Find rhyming words or words that start with the same sound. Create nicknames for favorite stuffed animals or for each other that rhyme or start with the same letters.

Make up your own tongue twisters or build on some favorites like, “She sells seashells by the seashore.”

Notice words on traffic signs or street signs.


Look for patterns wherever you are and point them out. Start with simple A/B/A/B patterns, like a checkerboard. You can also find patterns in fabrics, tiles, nature, and music notes.

Count everything. Spoons in the drawer. The steps on the stairs. The blue things in the room, etc.

Set the table. Determine which items are needed and how many of each before you even start laying them out.

Compare objects. Which is bigger or smaller. Heavier or lighter. Wider or thinner. Taller or shorter.

Play with blocks.

Play board games and card games that practice counting spaces and strategy.

math counting


Make simple three-page books and have your child tell and illustrate a story with beginning, middle and end.

Have your child retell a favorite story. Write the words she says on different pages. Then let your child illustrate it and staple it together. Design a cover and put it on your bookshelf.

Fill a whole page with circles. Try using different colors. Try coloring them in. Then try straight lines, squares, zig-zagging lines and curves. These forms are a foundation for writing letters.

Begin a shared journal about something you and your child want to learn. Collect items. Label them. Then draw and write about them.

Write a play and then act it out. Be sure it has a beginning, middle and an end.

Send messages back and forth to each other by make a mailboxes for family members in your home. Send some drawings to a faraway friend or grandparent.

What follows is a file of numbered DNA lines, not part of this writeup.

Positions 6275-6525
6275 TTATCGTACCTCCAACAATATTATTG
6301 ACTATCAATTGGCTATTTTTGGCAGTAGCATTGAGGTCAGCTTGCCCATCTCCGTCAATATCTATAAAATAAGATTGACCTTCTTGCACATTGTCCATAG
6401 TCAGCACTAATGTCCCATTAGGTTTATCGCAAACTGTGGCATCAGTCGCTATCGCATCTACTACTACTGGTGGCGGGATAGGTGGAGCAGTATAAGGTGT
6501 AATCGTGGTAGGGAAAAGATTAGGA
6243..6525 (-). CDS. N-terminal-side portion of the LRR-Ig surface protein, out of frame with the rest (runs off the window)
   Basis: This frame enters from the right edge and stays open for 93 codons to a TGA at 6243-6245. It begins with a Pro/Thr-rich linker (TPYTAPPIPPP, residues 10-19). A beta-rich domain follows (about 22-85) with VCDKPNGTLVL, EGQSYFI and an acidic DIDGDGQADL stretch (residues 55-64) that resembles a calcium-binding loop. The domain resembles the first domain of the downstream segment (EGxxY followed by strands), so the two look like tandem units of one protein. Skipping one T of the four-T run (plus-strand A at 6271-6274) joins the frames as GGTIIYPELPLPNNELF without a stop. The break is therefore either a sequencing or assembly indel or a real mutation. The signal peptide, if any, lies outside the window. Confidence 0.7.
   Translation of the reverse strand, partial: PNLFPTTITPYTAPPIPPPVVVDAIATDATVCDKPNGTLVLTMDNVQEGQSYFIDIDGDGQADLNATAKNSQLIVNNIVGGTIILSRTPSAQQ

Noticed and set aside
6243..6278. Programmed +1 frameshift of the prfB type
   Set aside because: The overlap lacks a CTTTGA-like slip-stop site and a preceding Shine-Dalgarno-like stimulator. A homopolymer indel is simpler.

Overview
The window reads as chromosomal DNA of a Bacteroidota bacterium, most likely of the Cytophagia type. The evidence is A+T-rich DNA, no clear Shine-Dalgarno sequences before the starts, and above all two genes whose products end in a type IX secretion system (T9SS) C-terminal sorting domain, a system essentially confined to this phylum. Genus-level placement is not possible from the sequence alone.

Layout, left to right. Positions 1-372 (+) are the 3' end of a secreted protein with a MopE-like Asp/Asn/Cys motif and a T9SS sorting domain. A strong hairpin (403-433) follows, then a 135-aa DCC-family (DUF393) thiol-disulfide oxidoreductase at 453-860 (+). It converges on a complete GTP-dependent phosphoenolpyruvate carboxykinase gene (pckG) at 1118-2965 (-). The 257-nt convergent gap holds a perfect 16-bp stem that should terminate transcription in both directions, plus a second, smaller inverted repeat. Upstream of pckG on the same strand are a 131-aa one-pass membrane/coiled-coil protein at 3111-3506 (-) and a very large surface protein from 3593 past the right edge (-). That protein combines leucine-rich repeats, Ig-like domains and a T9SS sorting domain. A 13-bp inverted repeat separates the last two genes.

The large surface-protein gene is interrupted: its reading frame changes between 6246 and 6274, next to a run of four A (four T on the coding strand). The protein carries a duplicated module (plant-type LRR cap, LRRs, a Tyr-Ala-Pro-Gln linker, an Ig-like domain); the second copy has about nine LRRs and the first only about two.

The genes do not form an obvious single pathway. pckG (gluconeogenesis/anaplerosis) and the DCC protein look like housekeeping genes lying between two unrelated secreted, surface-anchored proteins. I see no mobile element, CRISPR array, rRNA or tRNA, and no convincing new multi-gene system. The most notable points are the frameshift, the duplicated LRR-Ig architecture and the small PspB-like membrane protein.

Play restaurant and let your child take orders using whatever marks or letters he wants.



We sing several times a day at school. Below are just a few songs. Your child will know many more. Ask them about their favorite song. Add instruments!

The Itsy Bitsy Spider

The itsy bitsy spider
Went up the waterspout
Down came the rain
And washed the spider out
Out came the sun
And dried up all the rain
And the itsy bitsy spider
Went up the spout again
(variations: the silly, silly spider,
great big hairy spider)

Down by the Bay

Down by the bay
Where the watermelons grow
Back to my home
I dare not go
For if I do
My mother will say
Did you ever see a
Bear combing his hair
Down by the bay
(variations: goose kissing a moose, llama wearing pajamas)

Five Little Ducks

Five little ducks went out one day
Over the hills and far away
Mama duck said,
“Quack, quack, quack”
And four little ducks came back
(continue with 4, 3, 2, 1, to 0)
So Mama duck went out one day,
Over the hills and far away
Mama duck said,
“Quack! Quack! Quack!”
And five little ducks came back

This Little Light of Mine

This little light of mine
I’m going to let it shine 3x
Let it shine 3x
All though the night
I’m going to let it shine 3x
Let it shine 3x
Everywhere I go
I’m going to let it shine 3x
Let it shine 3x

Deep and Wide

Deep and wide
Deep and wide
There’s a fountain flowing
Deep and wide
If I Were a Butterfly

If I were a butterfly I’d thank you Lord for giving me wings
And if I were a robin in a tree I’d thank you Lord that I could sing
And if I were a fish in the sea
I’d wiggle my tail and giggle with glee, but I just thank you Father
For making me, me

For you gave me a heart
And you gave me a smile
You gave me Jesus
And you made me your child
And I just thank you Father for making me, me

If I were an elephant I’d thank you Lord by raising my trunk
And if I were a kangaroo you know I’d hop right up to you
And if I were an octopus I’d
Thank you Lord for my fine looks
But I just thank you Father
For making me, me

If I were a wiggly worm I’d thank
You Lord that I could squirm
And if I were a fuzzy, wuzzy bear
I’d thank you for my fuzzy wuzzy hair

And if I were a crocodile I’d thank you Lord for my big smile
But I just thank you Father
For making me, me
Have a great summer!


Emily Sytsma

EMILY SYTSMA Coleman Fung Chair for Creativity and Design; Early Childhood Director

Ms. Sytsma has been learning alongside Mustard Seed students for over 15 years. She is also the parent of two Mustard Seed students.